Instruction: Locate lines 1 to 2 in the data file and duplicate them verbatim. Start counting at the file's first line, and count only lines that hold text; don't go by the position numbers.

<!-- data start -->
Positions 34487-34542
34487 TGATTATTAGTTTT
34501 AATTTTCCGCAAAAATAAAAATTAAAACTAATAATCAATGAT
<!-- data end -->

Positions 34487-34542
34487 TGATTATTAGTTTT